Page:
sym·bi·o·sis – a relationship between two people or groups that work with and depend on each other
Twin sisters Amber and Ashlie Chavez are a pair for the books. Only in their 20’s, these ladies have established themselves as professional photographers, crafting images for fashion campaigns and magazines and photographing musicians for press kits and album covers. Another amazing fact: they shoot exclusively on film, and have been doing so for over a decade.
During our interview, Amber and Ashlie share that they are a perfect team. “Where one of us lacks, the other excels. A symbiotic relationship.”
It comes as no surprise that their first successful—-and one of their most important—-body of work would be entitled Symbiotic. Symbiotic is a series that delineates their abnormally close relationship as twins and luckily, Amber and Ashlie have given us the honor of featuring images from this series. Their you will find an eerie quality to their closeness, as if they breathe as one, or what others have referred them, as “an inescapable unit.”
In December last year James Wright, editor and creative director of So It Goes Magazine, went on a two-week trip to Sri Lanka, "a place so long on our bucket list, but up until then, as yet unvisited," he writes on the first of his three-part photo diary. Herein is the first of his series that chronicles his adventures, highlighted by a selection of breathtaking images of the Sri Lankan countryside and the locals, among many other images, captured with his trusty photographic companions: the Leica MP, Lomo LC-A+, and an assortment of films including the LomoChrome Purple.
In December last year James Wright, editor and creative director of So It Goes Magazine, went on a two-week trip to Sri Lanka, "a place so long on our bucket list, but up until then, as yet unvisited," he writes on the first of his three-part photo diary. Herein is the second part of his series that chronicles his adventures, highlighted by a selection of breathtaking images of the Sri Lankan countryside and the locals, among many other images, captured with his trusty photographic companions: the Leica MP, Lomo LC-A+, and an assortment of films including the LomoChrome Purple.
As intrepid travelers, we don't only search for an adventure or a change of scenery -- we also seek to capture fascinating moments in photographs and tell the compelling stories behind them. In this wanderlust-driven series for the Locations section, we showcase some of the most fascinating travel photos by our fellow lomographers, along with their tales from the trip.
"At the edge of the Earth" is an ongoing yearlong project by documentary photographer Markus Andersen in which he captures the coastline of Sydney, Australia on black and white film with the Diana and Lomo LC-A cameras. In this interview, the Sydney-based photographer opens up to Lomography about his latest endeavor as well as on shooting on the streets of his city and the importance of photographing in analog.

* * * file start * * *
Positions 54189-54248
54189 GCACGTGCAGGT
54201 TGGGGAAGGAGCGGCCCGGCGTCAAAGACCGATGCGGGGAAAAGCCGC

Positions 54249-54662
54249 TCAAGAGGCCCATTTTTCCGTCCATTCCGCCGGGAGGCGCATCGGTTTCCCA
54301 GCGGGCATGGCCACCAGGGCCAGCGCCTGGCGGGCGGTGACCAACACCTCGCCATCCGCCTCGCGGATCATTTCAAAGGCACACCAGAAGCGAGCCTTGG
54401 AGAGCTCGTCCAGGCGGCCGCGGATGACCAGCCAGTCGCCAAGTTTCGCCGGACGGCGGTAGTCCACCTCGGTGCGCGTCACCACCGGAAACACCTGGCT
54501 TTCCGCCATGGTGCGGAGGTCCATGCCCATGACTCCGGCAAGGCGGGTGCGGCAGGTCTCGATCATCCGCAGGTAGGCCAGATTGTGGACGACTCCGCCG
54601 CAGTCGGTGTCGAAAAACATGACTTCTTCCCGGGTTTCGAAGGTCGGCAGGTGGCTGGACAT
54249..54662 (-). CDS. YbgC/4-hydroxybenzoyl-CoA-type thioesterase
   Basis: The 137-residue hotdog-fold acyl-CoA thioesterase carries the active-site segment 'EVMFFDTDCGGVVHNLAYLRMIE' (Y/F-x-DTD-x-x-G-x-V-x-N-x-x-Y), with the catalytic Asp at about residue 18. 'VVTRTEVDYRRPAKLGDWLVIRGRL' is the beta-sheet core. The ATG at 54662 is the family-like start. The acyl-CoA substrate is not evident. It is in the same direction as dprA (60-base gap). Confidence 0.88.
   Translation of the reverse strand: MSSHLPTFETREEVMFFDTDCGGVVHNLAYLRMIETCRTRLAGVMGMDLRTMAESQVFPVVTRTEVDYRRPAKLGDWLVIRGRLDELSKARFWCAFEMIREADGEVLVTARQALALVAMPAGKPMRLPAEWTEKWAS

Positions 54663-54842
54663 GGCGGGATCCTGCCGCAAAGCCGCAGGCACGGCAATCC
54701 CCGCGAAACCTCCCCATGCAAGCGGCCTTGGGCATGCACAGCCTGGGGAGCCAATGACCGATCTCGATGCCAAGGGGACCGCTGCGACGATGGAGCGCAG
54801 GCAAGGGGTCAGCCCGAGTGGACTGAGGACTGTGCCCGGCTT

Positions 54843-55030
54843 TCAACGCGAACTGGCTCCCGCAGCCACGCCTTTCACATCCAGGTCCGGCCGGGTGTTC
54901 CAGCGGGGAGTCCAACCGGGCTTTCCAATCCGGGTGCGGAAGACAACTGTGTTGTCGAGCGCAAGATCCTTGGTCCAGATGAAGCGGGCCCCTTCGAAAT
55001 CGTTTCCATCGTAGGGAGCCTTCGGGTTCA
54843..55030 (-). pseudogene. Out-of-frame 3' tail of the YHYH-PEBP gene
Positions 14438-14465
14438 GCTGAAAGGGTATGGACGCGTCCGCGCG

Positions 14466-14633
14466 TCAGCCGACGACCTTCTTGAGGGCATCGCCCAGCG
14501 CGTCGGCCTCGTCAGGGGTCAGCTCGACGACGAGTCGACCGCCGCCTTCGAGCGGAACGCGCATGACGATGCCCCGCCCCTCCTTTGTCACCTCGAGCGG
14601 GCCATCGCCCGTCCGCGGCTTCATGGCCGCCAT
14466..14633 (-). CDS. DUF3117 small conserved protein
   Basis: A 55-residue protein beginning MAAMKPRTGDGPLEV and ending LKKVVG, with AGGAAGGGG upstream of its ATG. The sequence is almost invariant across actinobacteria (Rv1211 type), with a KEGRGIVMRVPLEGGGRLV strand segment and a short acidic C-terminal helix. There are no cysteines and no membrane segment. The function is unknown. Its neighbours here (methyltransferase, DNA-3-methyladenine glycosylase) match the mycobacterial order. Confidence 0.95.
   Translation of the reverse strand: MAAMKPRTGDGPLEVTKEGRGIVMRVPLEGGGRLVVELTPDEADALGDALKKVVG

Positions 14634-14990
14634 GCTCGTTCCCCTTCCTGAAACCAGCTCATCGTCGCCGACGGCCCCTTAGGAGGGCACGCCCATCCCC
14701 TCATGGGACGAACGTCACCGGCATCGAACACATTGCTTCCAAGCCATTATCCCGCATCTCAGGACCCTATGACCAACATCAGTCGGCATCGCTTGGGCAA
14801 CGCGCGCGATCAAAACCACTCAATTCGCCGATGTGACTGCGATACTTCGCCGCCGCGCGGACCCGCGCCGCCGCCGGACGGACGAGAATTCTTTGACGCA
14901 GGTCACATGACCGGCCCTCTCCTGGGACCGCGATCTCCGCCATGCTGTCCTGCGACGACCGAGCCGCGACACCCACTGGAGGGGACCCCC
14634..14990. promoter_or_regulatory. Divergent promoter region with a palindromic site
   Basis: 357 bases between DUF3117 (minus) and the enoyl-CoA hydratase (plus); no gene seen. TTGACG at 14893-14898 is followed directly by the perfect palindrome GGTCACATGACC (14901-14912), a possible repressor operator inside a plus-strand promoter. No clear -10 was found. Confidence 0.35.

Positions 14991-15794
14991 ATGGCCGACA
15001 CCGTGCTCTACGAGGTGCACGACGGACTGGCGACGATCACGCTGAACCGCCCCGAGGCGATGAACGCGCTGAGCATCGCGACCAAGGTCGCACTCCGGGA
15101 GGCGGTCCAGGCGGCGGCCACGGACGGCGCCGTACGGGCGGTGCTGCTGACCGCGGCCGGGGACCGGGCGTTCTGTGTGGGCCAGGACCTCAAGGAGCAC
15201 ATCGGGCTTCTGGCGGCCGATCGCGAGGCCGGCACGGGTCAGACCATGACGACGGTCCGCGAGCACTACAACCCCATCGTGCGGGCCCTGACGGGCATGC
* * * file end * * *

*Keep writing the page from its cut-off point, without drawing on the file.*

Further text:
Far from the romanticized images we see on television, kitchens are marred by a mesh of savage industrial hardware, organic flesh and bones, and the souls that inhabit it, as photographer Mike Kumagai discovered. His series exposes some of the notions we carry of kitchens and cooking in the only medium befitting of the task: 35mm film.
This article is a tribute to the photojournalist Bernard Cahier, the greatest Formula 1 photographer known as the "Cartier-Bresson of Motor Racing" for his great ability in capturing the right moment. Here, I'll feature a series of photos that I took at the Monza Grand Prix with a timeless black and white film! Take a look after the jump!
Some weeks ago, I made a tribute to the great photographer Robert Frank and his 1958 black and white series taken in New York from a bus window. He is the master of the ordinary moments, capturing the essence of daily life in a series of free and random sequence of photos where nothing important happens! And as I've written there I wanted to take a similar experiment with color film, which would change the perception of the environment where people live. Read more after the jump!
This August, we bring you back to your roots and explore the wonders of nature! First, we cook up a storm with a film soup experiment. Followed by nature photowalks at beautiful scenic parks in Singapore to unearth the tips & tricks of trouble exposure, as well as the unique methods to perfect our macro shots. To cap off the learning month, we'll gather on a cozy Friday night for a new special sharing series by the Lomography Community -- with Sharing Session #1: Nature.
Hans Eijkelboom is a Dutch conceptual artist/street photographer who has just released a book titled Hans Eijkelboom: People of the Twenty-First Century published by Phaidon. We are love these photographs and are offereing you the chance to win a copy of this wonderful book and La Sardina Cubic to capture your very own amazing photos. Read on to enter this great competition!
His love affair with analog photography started with a Zenit 12 which he received as a birthday present. Almost a decade has passed since but he still continues to capture his everyday life and the spirit of Istanbul's streets on film. Get to know our newcomer of the week from Turkey, Can Ortak also known in the community as psychedelica!